However, Genesis has a suspect reputation, often feuding with tenant organizers and housing rights groups over poor conditions in their buildings. While Benjamin was serving as the managing director of business development, Genesis purchased “dozens” of buildings from a financially strapped non-profit as part of a “fire sale” at a diminished cost. The company has frequently landed itself in housing court with hundreds of violations, including rodent infestations, inadequate heat and water supply, mold, and defective plumbing. Genesis frequently antagonized many of the constituents Benjamin went on to represent, often ignoring their complaints, leaving one confused Harlem resident to ask, “So my Senator is also my landlord?”.  

Even when he was a State Senator, Benjamin was retained on a $60K yearlong consulting contract by Genesis, which caused a fury amongst ethics watchdogs. While Benjamin acknowledged he was consulting with Genesis, he insisted that he was not being paid to do so. Yet, a form filed with the Joint Commission on Public Ethics (JCOPE) detailed that Benjamin was on a paid retainer by Genesis which began in June 2017, a month after his election, and lasted until June 2018, with payments of $5K a month.


Politically, Benjamin broke out in 2007, founding “Harlem for Obama”, which ultimately raised $250K for the future President during the contentious primary of 2008. Much of the infrastructure developed under “Harlem for Obama” was transitioned into Benjamin’s next organization, “Young Professionals United for Change”, which sought to increase political involvement amongst Harlem’s Black youth. In 2012, he was an Obama delegate to the DNC and joined Community Board #10 in Central Harlem. In four years, Benjamin became Chair of the Community Board, further raising his profile at the perfect time. 

Benjamin’s big break came in 2017. Bill Perkins, a longtime Central Harlem politician, left the State Senate to rejoin the City Council, where he had previously served from 1998-2006. Thus, Perkins vacated his Central Harlem State Senate seat, triggering a controversial process to pick him replacement.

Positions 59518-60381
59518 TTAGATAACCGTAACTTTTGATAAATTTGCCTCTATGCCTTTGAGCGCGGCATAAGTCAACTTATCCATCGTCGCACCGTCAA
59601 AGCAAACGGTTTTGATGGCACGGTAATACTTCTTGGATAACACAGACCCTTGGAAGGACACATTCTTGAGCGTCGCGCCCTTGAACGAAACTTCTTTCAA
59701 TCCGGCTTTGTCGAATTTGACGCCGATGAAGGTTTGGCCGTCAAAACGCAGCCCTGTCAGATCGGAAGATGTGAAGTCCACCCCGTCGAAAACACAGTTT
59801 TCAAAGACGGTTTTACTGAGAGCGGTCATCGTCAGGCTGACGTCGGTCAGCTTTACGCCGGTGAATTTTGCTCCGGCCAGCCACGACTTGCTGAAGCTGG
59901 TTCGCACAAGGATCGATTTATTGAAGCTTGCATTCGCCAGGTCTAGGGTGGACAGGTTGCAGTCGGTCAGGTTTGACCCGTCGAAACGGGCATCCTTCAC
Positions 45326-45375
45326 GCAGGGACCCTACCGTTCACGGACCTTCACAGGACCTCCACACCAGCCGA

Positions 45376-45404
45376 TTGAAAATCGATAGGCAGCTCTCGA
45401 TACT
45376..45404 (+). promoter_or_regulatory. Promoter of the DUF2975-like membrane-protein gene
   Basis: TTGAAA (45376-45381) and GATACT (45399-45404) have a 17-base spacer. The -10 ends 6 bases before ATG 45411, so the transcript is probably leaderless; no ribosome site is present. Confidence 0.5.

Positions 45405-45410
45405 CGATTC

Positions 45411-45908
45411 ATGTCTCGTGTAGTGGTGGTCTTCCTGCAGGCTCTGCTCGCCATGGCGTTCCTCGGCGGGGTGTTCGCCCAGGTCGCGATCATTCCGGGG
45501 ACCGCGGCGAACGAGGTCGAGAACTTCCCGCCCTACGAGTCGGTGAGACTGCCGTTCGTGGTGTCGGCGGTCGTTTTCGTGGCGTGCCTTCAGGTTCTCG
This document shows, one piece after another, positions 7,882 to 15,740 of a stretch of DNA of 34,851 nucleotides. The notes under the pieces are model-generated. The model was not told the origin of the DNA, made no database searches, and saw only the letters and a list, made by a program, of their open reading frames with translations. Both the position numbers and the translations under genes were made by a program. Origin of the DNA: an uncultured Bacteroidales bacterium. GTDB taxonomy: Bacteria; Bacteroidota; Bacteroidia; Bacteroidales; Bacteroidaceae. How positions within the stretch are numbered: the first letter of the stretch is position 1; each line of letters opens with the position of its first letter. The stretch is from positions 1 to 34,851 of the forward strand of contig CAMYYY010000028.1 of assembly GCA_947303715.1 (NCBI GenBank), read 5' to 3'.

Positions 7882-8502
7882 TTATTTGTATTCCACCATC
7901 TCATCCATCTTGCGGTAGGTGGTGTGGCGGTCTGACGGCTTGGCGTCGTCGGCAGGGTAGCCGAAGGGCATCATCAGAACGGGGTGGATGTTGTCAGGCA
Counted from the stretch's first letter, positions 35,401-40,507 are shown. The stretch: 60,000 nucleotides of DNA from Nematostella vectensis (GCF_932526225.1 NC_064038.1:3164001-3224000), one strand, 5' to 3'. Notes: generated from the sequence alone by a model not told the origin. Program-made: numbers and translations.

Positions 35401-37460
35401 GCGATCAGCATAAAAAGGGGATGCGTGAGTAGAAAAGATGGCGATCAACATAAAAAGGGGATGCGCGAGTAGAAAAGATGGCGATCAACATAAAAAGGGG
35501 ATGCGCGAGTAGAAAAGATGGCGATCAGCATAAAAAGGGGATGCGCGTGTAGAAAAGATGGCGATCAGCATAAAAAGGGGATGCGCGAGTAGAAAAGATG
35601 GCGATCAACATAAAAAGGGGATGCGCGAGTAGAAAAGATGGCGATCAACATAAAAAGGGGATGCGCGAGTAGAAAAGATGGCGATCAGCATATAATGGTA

This vacancy created the need for a special election. Special elections are called in order to address the seat vacancy in a timely fashion, but are often held outside of the normal primary or general election schedule, oftentimes leading to extremely low turnout spurred by lack of awareness from the voting base. However, special elections for state seats are not an open primary, as the candidate that ultimately is chosen to be on the Democratic party ballot line is handpicked by the local County Committee. Each election district, made up of a small number of city blocks, has 2-4 County Committee members. Thus, in State Senate district 30, there are a few hundred County Committee members. In many areas of the City, the County Committee is composed of party insiders handpicked by the local machine. In scenarios like this, the Party Establishment has a tremendous amount of power, as the candidate placed on the Democratic Party ballot is all but guaranteed to win the general election. This allows the local political machine to effectively install whoever they want to fill such a position, a perfect opportunity to reward allies and friends.

The campaigning for the committee’s favor was nonetheless contentious, as Benjamin was accused by district leader Rev. Al Taylor (who currently serves in the State Assembly) of having the process rigged in his favor. Taylor and his allies, including Congressman Adriano Espaillat, State Senator Robert Jackson, and the outgoing Perkins, highlighted Benjamin's close allyship with Keith Wright, Chairman of Manhattan’s Democratic Party, to further their case. Espaillat and Wright, who had battled a year prior in a bruising Primary for Charlie Rangel’s open seat, saw the county committee votes as a proxy war to judge their respective influence in Central Harlem. The arduous process of whipping votes highlighted the schisms and fractures within Harlem’s political establishment. Additionally, a controversial rule shook up the process, creating more outrage and chaos:

“Committee members’ ballots are weighted according to how many people in their area voted for the Democratic candidate in the most recent gubernatorial election. Thus, Upper West Siders wielded outsize influence in the decision process because of vastly higher turnout rates in their neighborhood—even though it makes up a relatively small portion of the district.” (Observer)

Benjamin curried favor with the Upper West Side portion of the district by disavowing the IDC, a group of State Senate Democrats that defected to caucus with the Senate Republicans, which stymied progressive legislation for years, much to the chagrin of Andrew Cuomo. In addition to his pledge not to join, Benjamin stated he would raise money and campaign against each member, borne out in a letter he distributed throughout the district a week before the vote. Benjamin was endorsed by Comptroller Scott Stringer, who at the time had considerable influence throughout the wealthier, whiter swaths of the district. Benjamin’s campaign for County Committee votes was also boosted by then Governor Andrew Cuomo, former Governor David Patterson, Mayor Bill de Blasio, then Public Advocate Letitia James, Congressman Jerry Nadler, and Charlie Rangel among others. 

After much hand-wringing, Benjamin prevailed, with 170 of 263 cast votes. Just like that, Benjamin was ushered into the State Senate.